Editor's Note: Below is a complimentary research note written over the weekend by Hedgeye Potomac National Security analyst LTG Dan Christman USA Ret. To access our institutional research email firstname.lastname@example.org.
With Russian foreign minister Sergei Lavrov at his side, Secretary John Kerry a week ago announced a Syrian cease-fire deal that could lead to coordinated U.S.-Russian air operations against Syria-based jihadists; Kerry also posited that the deal could provide an eventual path to a negotiated political settlement to replace the Assad regime in Damascus.
- Unfortunately, based on previous efforts to secure a pause in the fighting alongside Moscow, this will likely prove to be a classic triumph of hope over experience.
- Syria is already on a long path to repeat Europe's 17th Century 30 Years War - one that laid waste to much of what is today's Germany. Syria will never again be the pre-2011 unified state it was before the onset of the current anti-Assad fighting. Sadly, this latest Kerry deal will probably do nothing to alleviate the horrific suffering of the Syrian population or even begin the process of putting the Syrian "Humpty-Dumpty" back together.
Consider the deal itself:
- In its essence, it requires a cease fire, effective last Monday, in which all parties - the Assad government as well as the opposition - stop air and ground attacks; humanitarian corridors would be opened to relieve suffering in the city of Aleppo in particular; and IF the cease fire is effective for seven continuous days, then and only then would the US and Russia work to establish a Joint Implementation Center (JIC) to coordinate air attacks against ISIS and the principal al Qaeda affiliate in the area, "Syria Conquest" (formerly al Nusra).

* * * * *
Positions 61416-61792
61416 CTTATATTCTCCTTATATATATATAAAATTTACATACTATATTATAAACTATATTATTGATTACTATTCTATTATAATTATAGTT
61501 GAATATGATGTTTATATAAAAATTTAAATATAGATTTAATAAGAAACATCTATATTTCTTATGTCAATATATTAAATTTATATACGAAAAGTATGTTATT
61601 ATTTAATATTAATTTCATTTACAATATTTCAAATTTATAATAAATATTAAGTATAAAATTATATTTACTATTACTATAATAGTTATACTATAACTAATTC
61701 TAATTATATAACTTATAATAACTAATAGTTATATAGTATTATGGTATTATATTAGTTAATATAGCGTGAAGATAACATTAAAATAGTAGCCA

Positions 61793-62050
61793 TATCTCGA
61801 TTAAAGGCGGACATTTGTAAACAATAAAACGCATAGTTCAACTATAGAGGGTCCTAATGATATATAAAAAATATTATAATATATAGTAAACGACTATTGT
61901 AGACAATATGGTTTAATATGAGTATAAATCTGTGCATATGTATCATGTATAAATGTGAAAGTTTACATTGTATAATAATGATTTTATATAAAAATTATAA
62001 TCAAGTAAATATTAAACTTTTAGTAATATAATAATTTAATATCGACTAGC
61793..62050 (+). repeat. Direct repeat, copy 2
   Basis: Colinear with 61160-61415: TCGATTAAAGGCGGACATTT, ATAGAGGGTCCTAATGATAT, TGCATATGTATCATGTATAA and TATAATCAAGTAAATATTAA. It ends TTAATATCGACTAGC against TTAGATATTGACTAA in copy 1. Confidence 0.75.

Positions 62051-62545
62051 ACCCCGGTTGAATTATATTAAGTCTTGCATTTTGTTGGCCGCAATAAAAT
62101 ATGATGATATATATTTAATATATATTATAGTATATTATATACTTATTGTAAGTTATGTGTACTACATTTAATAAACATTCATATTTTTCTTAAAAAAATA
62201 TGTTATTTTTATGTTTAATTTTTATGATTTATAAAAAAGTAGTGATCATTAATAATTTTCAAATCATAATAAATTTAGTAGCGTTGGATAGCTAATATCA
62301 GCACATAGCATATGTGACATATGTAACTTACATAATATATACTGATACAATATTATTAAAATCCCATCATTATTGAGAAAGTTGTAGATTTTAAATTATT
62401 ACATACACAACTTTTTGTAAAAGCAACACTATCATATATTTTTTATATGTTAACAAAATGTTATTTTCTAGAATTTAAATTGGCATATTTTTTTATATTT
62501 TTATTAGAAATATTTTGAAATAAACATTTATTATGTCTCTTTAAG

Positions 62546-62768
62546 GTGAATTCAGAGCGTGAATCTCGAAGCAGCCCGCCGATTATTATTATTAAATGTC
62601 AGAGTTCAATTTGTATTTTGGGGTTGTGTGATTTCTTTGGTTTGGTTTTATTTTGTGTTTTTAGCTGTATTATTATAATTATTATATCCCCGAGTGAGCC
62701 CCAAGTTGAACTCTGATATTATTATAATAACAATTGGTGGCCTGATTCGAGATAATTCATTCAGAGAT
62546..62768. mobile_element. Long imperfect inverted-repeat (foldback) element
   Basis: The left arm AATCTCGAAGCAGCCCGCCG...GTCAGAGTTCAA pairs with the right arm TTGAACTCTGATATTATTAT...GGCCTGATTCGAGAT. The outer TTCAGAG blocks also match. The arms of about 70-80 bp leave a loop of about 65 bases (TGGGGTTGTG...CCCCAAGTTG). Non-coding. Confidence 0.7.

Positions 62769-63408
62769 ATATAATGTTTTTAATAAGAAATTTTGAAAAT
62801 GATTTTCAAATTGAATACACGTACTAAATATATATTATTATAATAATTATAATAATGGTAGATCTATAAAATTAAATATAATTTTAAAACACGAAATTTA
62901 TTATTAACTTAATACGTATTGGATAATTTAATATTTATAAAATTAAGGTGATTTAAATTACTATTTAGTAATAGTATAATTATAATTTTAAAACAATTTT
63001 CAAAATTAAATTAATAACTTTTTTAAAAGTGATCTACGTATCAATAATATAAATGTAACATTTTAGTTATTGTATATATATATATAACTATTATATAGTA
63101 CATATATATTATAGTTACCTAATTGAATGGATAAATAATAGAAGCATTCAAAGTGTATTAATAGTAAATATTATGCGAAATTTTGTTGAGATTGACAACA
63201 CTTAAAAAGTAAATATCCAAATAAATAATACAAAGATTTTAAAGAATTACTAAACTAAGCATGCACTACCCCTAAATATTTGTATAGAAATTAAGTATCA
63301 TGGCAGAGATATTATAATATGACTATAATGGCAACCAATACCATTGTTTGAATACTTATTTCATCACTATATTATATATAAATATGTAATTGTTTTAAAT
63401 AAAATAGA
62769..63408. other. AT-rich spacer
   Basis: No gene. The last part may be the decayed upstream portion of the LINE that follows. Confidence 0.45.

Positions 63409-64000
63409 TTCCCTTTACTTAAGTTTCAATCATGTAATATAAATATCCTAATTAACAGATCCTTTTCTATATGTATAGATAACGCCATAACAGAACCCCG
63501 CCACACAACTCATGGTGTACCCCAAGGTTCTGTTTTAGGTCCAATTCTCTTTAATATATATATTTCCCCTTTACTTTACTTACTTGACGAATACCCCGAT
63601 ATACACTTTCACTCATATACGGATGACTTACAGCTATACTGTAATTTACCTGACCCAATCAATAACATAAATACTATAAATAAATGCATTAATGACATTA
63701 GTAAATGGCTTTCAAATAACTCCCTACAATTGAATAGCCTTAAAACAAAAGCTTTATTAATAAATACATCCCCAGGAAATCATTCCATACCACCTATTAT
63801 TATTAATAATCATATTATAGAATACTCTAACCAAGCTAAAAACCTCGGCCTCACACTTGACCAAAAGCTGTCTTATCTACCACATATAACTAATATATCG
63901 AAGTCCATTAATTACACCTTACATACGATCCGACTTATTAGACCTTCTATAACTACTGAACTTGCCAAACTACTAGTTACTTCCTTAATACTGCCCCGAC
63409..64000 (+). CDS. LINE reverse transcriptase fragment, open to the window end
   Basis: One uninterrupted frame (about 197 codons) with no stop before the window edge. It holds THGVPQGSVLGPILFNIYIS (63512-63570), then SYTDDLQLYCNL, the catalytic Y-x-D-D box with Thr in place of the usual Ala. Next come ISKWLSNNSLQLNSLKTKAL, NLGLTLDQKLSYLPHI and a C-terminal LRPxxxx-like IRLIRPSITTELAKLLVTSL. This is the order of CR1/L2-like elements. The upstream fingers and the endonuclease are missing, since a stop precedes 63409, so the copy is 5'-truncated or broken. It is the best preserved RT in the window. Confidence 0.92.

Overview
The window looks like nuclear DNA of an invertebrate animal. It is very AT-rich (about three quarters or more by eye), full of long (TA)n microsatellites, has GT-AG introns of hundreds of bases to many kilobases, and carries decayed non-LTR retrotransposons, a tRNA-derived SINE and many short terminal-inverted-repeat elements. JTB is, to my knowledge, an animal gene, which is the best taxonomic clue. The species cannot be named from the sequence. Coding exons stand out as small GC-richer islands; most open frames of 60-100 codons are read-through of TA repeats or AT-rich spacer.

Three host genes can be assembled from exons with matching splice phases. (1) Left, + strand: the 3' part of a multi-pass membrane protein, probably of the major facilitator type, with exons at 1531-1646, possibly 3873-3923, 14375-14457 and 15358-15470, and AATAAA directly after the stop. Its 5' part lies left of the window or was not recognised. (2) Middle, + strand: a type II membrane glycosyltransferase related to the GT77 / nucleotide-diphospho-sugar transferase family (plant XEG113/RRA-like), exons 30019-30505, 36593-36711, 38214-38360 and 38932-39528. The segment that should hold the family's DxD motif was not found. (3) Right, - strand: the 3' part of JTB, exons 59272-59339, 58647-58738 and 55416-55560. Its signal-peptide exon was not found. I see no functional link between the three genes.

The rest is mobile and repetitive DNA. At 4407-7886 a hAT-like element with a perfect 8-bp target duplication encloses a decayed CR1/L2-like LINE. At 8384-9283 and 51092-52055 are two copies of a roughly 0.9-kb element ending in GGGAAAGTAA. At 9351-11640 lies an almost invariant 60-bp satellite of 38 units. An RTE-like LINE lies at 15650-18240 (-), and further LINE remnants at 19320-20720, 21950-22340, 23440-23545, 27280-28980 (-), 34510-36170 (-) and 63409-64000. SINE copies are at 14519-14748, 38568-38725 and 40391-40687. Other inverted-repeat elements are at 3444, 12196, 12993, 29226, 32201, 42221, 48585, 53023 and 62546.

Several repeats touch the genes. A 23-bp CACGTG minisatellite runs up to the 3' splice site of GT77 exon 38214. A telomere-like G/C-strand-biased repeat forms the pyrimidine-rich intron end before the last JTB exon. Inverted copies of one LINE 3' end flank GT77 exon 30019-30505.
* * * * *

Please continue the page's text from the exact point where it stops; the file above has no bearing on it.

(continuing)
- But who seriously believes that the dozens of opposition groups battling Assad (many closely intertwined with Syria Conquest) or the Damascus regime will adhere to this? The "support" for the deal from Russia, Iran, Damascus, and Hezbollah is beyond cynical. Because of "facts on the ground," each now holds the military advantage; there's no incentive for them to change anything.
- Numerous cease fire violations of the accord this week have confirmed the worst; yet, so far, the deal has gotten off the ground – but barely; sadly, like the “cessation of hostilities” accord from last February, an agonizing death for this deal probably awaits.
Many have talked about what might be needed to change the "facts on the ground" in Syria. Here's one answer:
- First, because nearly all of the civilian casualties in major population centers like Aleppo, Homs, and Hama - and the refugees flows from these areas - are caused by barrel bombs, cluster bombs, and chlorine gas dropped from Syrian aircraft and helicopters, Washington needs to bluntly warn Assad, in simplest terms: "NO More!"
- Then, if Assad uses those systems, after a one hour notice to the Russians (the notice they gave us before they launched their first air combat sorties in Syria), the U.S. should send cruise missiles, drones, rockets, and stealth aircraft to target every Syrian fixed wing asset, every helicopter, and all of Assad's personal aircraft. If a restrike is necessary after a bomb damage assessment (BDA), we should execute it immediately.
- The U.S. should then say to Assad, "Don't do this again." This becomes a “no-fly” zone, but vigorously enforced from the outset.
- The Russians would howl; but Washington would have their attention, and in the end, their cooperation.
The U.S. is currently not a country that believes in changing "facts on the ground" in the Middle East, even "facts" that have produced over 400,000, largely civilian, deaths. But an action like the one outlined above may be about the only way to get the attention - and the respect - of Vladimir Putin. And it can also help move us to the ultimate goal: a political solution in this fractured country - one that is the only way to end the Syrian version of Europe's 30 Years War.